2015 GSA Annual Meeting in Baltimore, Maryland, USA (1-4 November 2015)

Paper No. 171-3
Presentation Time: 2:10 PM


DRIESE, Steven G., Terrestrial Paleoclimatology Research Group, Dept. of Geology, Baylor University, One Bear Place #97354, Waco, TX 76798-7354 and ASHLEY, Gail M., Earth and Planetary Sciences, Rutgers University, 610 Taylor Road, Piscataway, NJ 08854, Steven_Driese@baylor.edu

Paleosols record the geomorphic, biologic and paleoclimatic processes in the Earth’s Critical Zone and are archives of the ancient landscapes associated with archaeological sites. Detailed field, micromorphologic, and bulk geochemical analysis of paleosols were conducted near four sites at Olduvai Gorge, Tanzania within the same stratigraphic horizon as the Zinjanthropus (Paranthropus) boisei archaeological site. Paleosols are thin (<35 cm), smectitic, and locally zeolitic, and exhibit shrink-swell features demonstrating affinities with modern USDA Vertisols, such as slickensides and sepic-plasmic (bright-clay) microfabrics. Traced across the paleolandscape over distances of up to 1 km and just beneath Tuff IC, which defines a 1.845 Ma “time-line”, the paleosols record a paleocatena in which soil development on the landscape was strongly influenced by proximity to fault-controlled springs, which served as a source of supplemental soil moisture. Field evidence for this is seen in an abrupt lateral transition between correlative (< 1.5 m) paleosols at the PTK site in which paleosol B, formed nearest the spring system, is siliceous earthy clay, vs. paleosol A, formed from waxy clay. Bulk geochemical proxies (CIA-K, CALMAG) used to estimate a range of paleoprecipitation (during a 20 k Milankovitch cycle) from 733-944 mm/yr (SE +/- 172) that is higher than published paleohydrological calculations of 250 mm/yr to 700 mm/yr using δD soil values estimated from δD of lacustrine algal- and leaf-lipid biomarkers. The elevated soil moisture and enhanced pedogenic processes occur in groundwater discharge areas. Proxy and pedotransfer functions indicate high soil fertility but with salt accumulation that might have been vegetation-limiting. Paleopedological analysis contributes significantly to understanding the relationships of water budgets for soil systems in arid lands, especially where springs are important sources of freshwater for animals and early hominins.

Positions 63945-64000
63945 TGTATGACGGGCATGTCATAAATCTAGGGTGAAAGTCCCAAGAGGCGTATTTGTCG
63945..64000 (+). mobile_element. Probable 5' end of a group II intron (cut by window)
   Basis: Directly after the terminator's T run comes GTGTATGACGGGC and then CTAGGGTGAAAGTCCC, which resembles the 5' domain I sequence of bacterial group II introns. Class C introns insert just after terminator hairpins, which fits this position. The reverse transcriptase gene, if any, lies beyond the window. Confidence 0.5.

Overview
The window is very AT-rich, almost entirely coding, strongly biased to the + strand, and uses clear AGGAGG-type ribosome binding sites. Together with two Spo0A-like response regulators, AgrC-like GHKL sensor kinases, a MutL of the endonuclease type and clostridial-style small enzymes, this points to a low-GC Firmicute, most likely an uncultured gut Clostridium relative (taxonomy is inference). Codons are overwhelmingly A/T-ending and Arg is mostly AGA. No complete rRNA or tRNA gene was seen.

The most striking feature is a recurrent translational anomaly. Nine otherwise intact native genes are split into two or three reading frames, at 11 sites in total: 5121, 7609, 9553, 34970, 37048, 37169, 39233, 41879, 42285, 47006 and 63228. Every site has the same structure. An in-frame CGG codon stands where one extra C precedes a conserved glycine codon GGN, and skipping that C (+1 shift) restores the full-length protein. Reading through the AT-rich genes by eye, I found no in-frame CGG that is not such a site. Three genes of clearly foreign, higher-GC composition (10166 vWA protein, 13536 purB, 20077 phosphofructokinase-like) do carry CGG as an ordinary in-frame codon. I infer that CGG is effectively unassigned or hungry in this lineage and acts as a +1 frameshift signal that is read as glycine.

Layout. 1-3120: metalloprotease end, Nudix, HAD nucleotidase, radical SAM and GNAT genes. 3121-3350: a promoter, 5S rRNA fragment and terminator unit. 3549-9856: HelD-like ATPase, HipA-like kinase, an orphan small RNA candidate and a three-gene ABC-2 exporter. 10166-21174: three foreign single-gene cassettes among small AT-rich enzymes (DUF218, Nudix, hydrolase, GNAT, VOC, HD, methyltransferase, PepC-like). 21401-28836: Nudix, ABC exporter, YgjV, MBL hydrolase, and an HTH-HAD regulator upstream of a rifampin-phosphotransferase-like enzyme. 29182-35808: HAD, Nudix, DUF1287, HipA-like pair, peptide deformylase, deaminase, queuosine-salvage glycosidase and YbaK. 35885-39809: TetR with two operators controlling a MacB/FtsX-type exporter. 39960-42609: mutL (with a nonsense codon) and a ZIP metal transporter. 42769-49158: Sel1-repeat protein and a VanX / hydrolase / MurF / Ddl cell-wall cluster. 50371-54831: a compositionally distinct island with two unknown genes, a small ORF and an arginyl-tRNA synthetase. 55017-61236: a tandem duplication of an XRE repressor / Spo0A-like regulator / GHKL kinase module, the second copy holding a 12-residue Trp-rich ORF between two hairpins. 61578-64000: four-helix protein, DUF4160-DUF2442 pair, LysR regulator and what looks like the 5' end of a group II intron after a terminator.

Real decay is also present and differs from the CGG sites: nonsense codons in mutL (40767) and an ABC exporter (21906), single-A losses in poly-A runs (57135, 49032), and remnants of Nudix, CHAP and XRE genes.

• YQRES_3684.pdf (7.2 MB)
  • Driese and Ashley 2015 GSA Zinj Paleosol Catena.pptx (24.3 MB)